Kicker Alex Barnes ’11 was in the middle of the action during touchdowns for and against Yale last week, a rare feat at his position.Barnes has thus far struggled to fill the void left by All-Ivy kicker and punter Tom Mante ’10 this year, as the special teams unit has allowed three blocked field goals, a blocked punt, and a blocked extra point. Barnes talked to The News about kicking, the special teams struggles, and taking a hit.

Q One of the hardest parts about being a kicker is the mental game. How do you handle that?

A I’m more of a relaxed type of person. Tom [Mante] was a different type of kicker than I was. He was very keen on every technical detail, whereas I feel like the more relaxed you are, the better you’re going to kick. It’s definitely tough. If you miss a field goal you have to stand there for another five minutes before you have another shot to go out on the field. That’s tough but, as the coaches always say, it’s always the next play that counts, so you’re trying to think of that.

Q What makes you keep going despite the rigor of the mental game?

A I don’t know, to be honest. It’s definitely being a part of the team. It’s knowing that I could go out there and I could miss five field goals and then make a game-winner and everybody would forget about the first five. It’s definitely being able to feel like I’m part of the team and being successful. Even on punts, you know, if you down a punt inside the five-yard line everybody gets all fired up and they love you for the next five seconds and then they forget about you again, so it’s definitely fun.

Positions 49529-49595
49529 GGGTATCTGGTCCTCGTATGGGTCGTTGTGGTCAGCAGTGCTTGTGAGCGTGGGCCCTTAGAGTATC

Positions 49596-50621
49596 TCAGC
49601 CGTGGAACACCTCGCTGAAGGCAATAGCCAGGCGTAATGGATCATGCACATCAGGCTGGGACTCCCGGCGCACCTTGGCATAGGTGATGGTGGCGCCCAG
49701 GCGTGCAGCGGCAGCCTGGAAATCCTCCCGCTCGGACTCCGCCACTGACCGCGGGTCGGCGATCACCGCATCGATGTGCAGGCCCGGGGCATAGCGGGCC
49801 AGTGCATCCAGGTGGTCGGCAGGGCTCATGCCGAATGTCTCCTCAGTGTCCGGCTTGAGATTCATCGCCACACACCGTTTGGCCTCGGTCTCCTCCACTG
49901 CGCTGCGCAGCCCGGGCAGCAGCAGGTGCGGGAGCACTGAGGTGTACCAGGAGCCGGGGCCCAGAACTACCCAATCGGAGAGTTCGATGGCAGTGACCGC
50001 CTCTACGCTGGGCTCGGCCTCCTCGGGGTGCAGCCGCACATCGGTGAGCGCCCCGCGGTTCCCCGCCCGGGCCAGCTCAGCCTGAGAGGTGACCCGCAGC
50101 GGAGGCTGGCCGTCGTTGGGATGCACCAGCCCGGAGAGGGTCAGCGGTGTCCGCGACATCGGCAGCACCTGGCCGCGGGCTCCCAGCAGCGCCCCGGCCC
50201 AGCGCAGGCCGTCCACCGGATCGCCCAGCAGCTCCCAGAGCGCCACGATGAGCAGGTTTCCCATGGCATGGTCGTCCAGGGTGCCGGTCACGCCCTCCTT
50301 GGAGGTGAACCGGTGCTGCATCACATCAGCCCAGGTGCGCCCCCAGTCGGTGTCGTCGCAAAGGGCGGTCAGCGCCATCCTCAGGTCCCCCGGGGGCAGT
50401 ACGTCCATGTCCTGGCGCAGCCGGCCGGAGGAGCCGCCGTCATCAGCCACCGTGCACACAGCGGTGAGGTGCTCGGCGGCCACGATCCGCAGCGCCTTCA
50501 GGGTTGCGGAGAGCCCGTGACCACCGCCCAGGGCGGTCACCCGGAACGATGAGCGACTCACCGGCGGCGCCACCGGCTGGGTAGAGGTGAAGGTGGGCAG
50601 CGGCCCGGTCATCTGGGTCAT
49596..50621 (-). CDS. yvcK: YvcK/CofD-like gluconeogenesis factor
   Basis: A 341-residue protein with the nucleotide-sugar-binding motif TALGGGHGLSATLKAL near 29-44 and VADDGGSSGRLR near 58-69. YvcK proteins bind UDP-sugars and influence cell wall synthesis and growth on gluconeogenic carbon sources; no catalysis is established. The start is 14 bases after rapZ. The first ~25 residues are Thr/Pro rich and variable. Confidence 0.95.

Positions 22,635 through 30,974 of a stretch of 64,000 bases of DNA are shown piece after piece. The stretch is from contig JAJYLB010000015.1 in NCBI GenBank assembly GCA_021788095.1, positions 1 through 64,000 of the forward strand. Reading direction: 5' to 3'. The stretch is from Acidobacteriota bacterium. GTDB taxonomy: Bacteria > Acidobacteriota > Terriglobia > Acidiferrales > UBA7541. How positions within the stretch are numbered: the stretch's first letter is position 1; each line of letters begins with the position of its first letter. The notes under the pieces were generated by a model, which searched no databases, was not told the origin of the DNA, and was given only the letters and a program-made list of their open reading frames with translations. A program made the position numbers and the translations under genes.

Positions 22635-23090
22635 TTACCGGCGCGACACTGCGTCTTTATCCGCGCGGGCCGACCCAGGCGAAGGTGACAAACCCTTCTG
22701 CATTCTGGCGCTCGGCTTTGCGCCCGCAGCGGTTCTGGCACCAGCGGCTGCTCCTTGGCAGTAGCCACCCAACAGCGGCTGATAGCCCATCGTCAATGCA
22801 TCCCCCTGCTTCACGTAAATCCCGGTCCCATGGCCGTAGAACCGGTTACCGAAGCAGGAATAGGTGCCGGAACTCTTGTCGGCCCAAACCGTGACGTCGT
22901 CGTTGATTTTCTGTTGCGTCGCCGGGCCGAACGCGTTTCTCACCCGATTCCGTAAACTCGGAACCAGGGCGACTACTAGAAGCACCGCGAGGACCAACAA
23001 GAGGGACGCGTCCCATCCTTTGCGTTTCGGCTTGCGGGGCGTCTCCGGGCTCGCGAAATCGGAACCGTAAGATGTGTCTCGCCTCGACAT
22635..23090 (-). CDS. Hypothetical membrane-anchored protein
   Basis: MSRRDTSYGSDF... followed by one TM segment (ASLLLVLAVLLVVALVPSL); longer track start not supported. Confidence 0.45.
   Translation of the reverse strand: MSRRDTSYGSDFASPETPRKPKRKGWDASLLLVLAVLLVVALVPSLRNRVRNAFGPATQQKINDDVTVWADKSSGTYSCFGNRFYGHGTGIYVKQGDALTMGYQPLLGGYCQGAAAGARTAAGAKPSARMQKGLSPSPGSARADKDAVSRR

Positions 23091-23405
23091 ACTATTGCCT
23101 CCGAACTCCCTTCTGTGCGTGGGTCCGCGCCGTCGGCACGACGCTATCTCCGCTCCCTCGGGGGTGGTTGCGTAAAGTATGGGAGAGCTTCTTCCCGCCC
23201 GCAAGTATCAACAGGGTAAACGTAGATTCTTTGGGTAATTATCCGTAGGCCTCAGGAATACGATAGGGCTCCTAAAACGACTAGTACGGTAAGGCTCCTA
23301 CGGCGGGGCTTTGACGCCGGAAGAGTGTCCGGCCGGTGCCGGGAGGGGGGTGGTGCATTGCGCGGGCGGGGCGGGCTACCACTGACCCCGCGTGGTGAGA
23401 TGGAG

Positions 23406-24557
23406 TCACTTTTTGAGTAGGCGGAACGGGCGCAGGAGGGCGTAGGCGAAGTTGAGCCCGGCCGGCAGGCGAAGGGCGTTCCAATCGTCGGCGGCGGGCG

Q These have been a tough few games for the special teams. How are you as a person and you as a unit coping with some of the difficulties you’re facing?

A We’ve faced adversity this year. Last year we didn’t have any blocks and this year we’ve had three field goals and one extra point. But we’re going to fight through it and get it fixed this week. We’re taking a look at personnel changes if we need to and we’re going to get ready for Ivy League play and hopefully we’re going to come through with flying colors.

Q One of the craziest plays of Saturday’s Albany game was a punt in which you dropped the snap, picked it up, punted the ball on the run, and were hit, drawing a fifteen-yard penalty and a Yale first down. What’s going through your head when that ball comes out of your hands?

A So last year, to start off the year, I saw Tom do it. It hit off one of our players’ helmets and Tom had to scramble and I talked to him a little about that and he said that it’s something that just comes naturally, you know. You pick up the ball and you know you have to get it out, so I picked it up and turned around and saw two guys coming down on me, so I just tried to get it out as fast as possible. I ended up taking a hit, you know, got the penalty called, and kept the drive going.

Q You took a hit on the play before too. Is it tough for a punter to brush that off?

A I played safety and wide receiver in high school so it’s not any different than that. I mean, I guess we’re at a different level now but we don’t really practice. We go over adversity plays if the ball bounces on a snap or the ball goes over our head. But, once again, it just comes down to natural feeling. And I didn’t feel good after taking that hit or both of those hits, rather, but you know you fight through it and just keep going.

Q On one of the first punts of the game, Yale was pinned on their own one-yard line and you had to punt from the very back of the endzone. What do you do in a situation like that?